LOS ANGELES — A three judge panel from the federal Third Circuit Court of Appeals sided with the adult industry this week, declaring that the 2257 record-keeping regulations, Reagan-era protocols that were expanded by the Bush Administration to harass legitimate adult producers, are a likely government restraint on free speech, and as such require the application of “strict scrutiny” — an incredibly high bar for the government to overcome.
“The Third Circuit took into consideration recent First and Fourth Amendment cases from the U.S. Supreme Court and has now directed a lower court on how to apply them with respect to our long-running challenge to 2257,” said Reed Lee, an attorney and Free Speech Coalition board member. “It is now very likely that FSC’s First Amendment claims will succeed at last.”
Eric Paul Leue, Executive Director of the Free Speech Coalition, said the ruling was a huge victory for the Coalition’s members, connecting it to February’s defeat of Cal/OSHA’s newly proposed, and highly restrictive, condom-and-goggle regulations.
“This is a huge victory for free speech, and our second major victory this year. This year marks the twenty-fifth anniversary of the founding of the Free Speech Coalition, and as then, we face major battles on multiple fronts. But our strength and vigor are still unparallelled, and the FSC will continue to fight for the rights, well-being and growth of the entire adult industry. When we stand united, we stand strong.”
Jeffrey Douglas, FSC Board Chair, and Chairman Emeritus of the First Amendment Lawyers Association, said the regulations have harmed adult producers and performers.
“The 2257 regulations have cost our industry millions of dollars in unjustified, pointless paperwork, endangering performers through unnecessary distribution of personal identification documents, all for no good reason. FSC has been fighting against this dreadful regulatory scheme for over twenty years. We are extremely grateful to our attorneys, Michael Murray and Lorraine Baumgardner for their extraordinary efforts and financial sacrifice for principle.”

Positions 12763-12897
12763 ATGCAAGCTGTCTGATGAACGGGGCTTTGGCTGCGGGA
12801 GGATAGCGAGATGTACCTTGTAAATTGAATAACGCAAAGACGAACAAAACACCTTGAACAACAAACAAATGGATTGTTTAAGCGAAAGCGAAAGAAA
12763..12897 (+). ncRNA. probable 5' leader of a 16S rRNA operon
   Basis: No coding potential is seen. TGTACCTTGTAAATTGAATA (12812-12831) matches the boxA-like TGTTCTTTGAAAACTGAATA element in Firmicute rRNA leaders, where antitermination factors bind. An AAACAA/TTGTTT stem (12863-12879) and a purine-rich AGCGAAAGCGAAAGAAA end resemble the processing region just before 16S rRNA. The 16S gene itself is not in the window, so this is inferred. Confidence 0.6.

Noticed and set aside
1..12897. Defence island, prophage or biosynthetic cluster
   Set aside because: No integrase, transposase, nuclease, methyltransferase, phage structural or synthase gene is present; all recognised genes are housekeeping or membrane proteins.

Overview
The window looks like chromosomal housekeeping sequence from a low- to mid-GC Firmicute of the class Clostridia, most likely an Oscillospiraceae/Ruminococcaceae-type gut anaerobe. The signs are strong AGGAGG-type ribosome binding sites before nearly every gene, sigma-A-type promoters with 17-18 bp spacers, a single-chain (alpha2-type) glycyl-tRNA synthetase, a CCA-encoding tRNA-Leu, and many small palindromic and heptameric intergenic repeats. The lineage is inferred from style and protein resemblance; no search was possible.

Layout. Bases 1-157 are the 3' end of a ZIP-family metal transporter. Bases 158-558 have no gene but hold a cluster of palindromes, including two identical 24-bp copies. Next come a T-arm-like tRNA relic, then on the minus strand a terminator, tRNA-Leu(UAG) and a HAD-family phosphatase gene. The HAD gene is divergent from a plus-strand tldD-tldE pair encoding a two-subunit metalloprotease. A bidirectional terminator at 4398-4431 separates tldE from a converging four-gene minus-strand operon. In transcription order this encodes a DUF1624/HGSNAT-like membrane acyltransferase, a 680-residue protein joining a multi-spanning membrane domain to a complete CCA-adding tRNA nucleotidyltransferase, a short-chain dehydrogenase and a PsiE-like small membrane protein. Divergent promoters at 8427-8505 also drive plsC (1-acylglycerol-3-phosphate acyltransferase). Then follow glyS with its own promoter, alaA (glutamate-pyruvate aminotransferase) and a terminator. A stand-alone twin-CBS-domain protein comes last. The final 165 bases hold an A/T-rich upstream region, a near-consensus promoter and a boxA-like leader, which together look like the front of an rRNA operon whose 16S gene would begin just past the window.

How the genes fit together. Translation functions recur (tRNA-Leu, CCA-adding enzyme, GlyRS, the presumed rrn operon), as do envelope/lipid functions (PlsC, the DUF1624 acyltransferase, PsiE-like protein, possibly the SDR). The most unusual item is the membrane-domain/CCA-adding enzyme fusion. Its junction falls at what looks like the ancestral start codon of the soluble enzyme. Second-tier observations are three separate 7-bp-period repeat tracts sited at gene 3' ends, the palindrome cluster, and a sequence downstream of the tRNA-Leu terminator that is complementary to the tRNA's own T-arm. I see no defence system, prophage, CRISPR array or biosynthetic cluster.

In a statement earlier this year, the Free Speech Coalition explained why it was so intent on fighting the regulations:
“This isn’t about keeping minors out of adult film. The industry is already incredibly stringent about age-verification, as the production of child pornography is not only morally and ethically despicable, it also carries a mandatory minimum of fifteen years in prison. A record-keeping requirement means nothing to a child pornographer. But for legitimate producers, the burdensome and byzantine requirements create numerous ways for producers to be prosecuted and harassed by law enforcement, that have nothing to do with the age of performers.
“With 2257, if a form isn’t complete, or you’ve misfiled, or you aren’t available when an inspector arrives, you can be prosecuted, and the stakes are incredibly high: ANY violation can result in a felony conviction with a prison term of up to five years.
“What’s more, 2257 allows the FBI the ability to arrive at your place of business without a warrant and demand access to your records at almost any time. The producer has no choice but to let the agents into their studio, office, or home, and to allow them to sift through the personal information contained in the records, for hours. In one case, the FBI visited a producer over two dozen times.”
Even before yesterday’s decision, the Third Circuit panel had sharply limited the statutory inspection regime. In light of a new Supreme Court decision, yesterday’s panel decision went even further in restricting those inspections. And as for the statute as a whole, yesterday’s decision backs Section 2257 into the tightest corner known to American constitutional law.
Until any final ruling on the constitutionality of 2257, producers should continue to comply with the regulations. Anyone with questions about the regulations or compliance should contact Free Speech Coalition directly at [email protected].
“We’re tremendously encouraged by the success of the appeal,” said Leue. “We’ll be following up with members on how this benefits them directly